No conflict of interest is found in this paper.
Article first published online: 7 DEC 2009
This article is a US Government work and is in the public domain in the USA. Published in 2009 by John Wiley & Sons, Ltd.
Pharmacoepidemiology and Drug Safety
Volume 19, Issue 2, pages 206–210, February 2010
How to Cite
Nevin, R. L. (2010), Mefloquine prescriptions in the presence of contraindications: prevalence among US military personnel deployed to Afghanistan, 2007. Pharmacoepidem. Drug Safe., 19: 206–210. doi: 10.1002/pds.1879
This article is a US Government work and is in the public domain in the USA.
- Issue published online: 25 JAN 2010
- Article first published online: 7 DEC 2009
- Manuscript Accepted: 17 SEP 2009
- Manuscript Revised: 28 AUG 2009
- Manuscript Received: 2 JUN 2009
- adverse events
Contraindications to mefloquine use include a history of certain prevalent neuropsychiatric disorders, which are thought to increase the risk of severe adverse events including anxiety, paranoia, depression, hallucinations, psychosis, and possibly suicide. Within the US military, the continued availability and use of mefloquine is subject to administrative policies dating to 2002 that require clinicians to exercise added caution during prescribing. This analysis was performed to quantify the effectiveness of these policies in ensuring health care provider compliance with package insert prescribing guidance.
A previously identified cohort consisting of 11 725 active duty US military personnel, among whom 1127 (9.6%) had contraindications to mefloquine use identified through medical surveillance and pharmaceutical databases, was examined to identify individuals receiving prescriptions for mefloquine in the 45 days prior to a combat deployment in 2007.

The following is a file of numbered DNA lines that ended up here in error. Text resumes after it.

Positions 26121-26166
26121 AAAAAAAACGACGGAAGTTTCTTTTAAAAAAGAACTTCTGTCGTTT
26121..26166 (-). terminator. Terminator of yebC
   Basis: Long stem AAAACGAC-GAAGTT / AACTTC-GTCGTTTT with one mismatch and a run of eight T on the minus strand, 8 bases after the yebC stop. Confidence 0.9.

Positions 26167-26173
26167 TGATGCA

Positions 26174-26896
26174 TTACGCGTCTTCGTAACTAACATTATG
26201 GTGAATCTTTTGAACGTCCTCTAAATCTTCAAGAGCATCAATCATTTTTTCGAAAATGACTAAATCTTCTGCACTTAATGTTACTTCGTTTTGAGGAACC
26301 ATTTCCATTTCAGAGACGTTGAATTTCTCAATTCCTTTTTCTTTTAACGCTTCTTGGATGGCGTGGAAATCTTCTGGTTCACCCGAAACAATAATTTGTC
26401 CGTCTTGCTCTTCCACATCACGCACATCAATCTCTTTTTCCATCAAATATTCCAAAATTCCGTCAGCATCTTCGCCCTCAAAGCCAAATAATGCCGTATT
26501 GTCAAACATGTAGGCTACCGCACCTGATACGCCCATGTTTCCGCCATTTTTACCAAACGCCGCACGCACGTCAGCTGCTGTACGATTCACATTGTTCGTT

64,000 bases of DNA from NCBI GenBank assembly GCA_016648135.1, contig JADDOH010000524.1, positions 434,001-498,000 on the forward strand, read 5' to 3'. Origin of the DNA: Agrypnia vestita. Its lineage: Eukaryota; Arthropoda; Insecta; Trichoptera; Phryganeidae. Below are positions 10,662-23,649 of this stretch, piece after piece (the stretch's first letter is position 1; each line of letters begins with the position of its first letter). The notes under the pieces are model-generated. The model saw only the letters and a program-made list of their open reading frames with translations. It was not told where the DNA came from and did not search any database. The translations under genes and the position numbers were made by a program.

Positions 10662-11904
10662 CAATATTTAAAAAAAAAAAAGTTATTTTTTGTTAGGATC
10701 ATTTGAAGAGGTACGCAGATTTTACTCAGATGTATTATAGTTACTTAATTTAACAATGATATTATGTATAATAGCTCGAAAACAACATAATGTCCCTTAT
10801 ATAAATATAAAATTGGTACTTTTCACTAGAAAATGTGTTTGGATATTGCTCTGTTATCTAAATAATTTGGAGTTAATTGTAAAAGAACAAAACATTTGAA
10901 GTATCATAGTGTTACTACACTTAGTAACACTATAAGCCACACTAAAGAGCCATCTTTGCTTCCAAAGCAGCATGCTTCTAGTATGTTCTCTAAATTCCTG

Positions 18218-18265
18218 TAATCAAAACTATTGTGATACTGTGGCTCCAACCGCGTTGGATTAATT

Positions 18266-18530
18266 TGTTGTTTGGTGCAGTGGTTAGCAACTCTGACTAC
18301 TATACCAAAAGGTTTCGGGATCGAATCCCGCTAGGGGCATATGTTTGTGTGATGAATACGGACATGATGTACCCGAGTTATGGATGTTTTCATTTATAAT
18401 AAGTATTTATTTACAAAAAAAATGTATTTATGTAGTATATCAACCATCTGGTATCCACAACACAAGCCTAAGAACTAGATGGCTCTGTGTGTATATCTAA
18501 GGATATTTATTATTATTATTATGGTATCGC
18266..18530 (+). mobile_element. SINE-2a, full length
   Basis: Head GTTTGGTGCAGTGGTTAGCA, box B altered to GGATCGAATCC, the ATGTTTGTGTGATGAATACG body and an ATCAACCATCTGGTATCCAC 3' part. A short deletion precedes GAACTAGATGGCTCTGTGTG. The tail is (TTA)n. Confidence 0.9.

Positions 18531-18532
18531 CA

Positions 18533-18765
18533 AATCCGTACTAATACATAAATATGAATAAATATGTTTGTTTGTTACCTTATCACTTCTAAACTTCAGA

Among the 11 725 cohort members, 4505 (38.4% of the cohort) received a prescription for mefloquine. Among the 1127 cohort members with contraindications, 155 (1.3% of the cohort) were prescribed mefloquine, comprising 13.8% of those with contraindications.
Despite the longstanding administrative policies meant to reduce such events, approximately one in seven individuals with neuropsychiatric contraindications received a prescription for mefloquine prior to a recent combat deployment, significantly increasing the risk of subsequent adverse events. Given the prevalence of neuropsychiatric disorders among US military personnel and the continued availability of mefloquine, additional study is recommended to describe and quantify the nature and extent of mefloquine-associated adverse events experienced among this group. Published in 2009 by John Wiley & Sons, Ltd.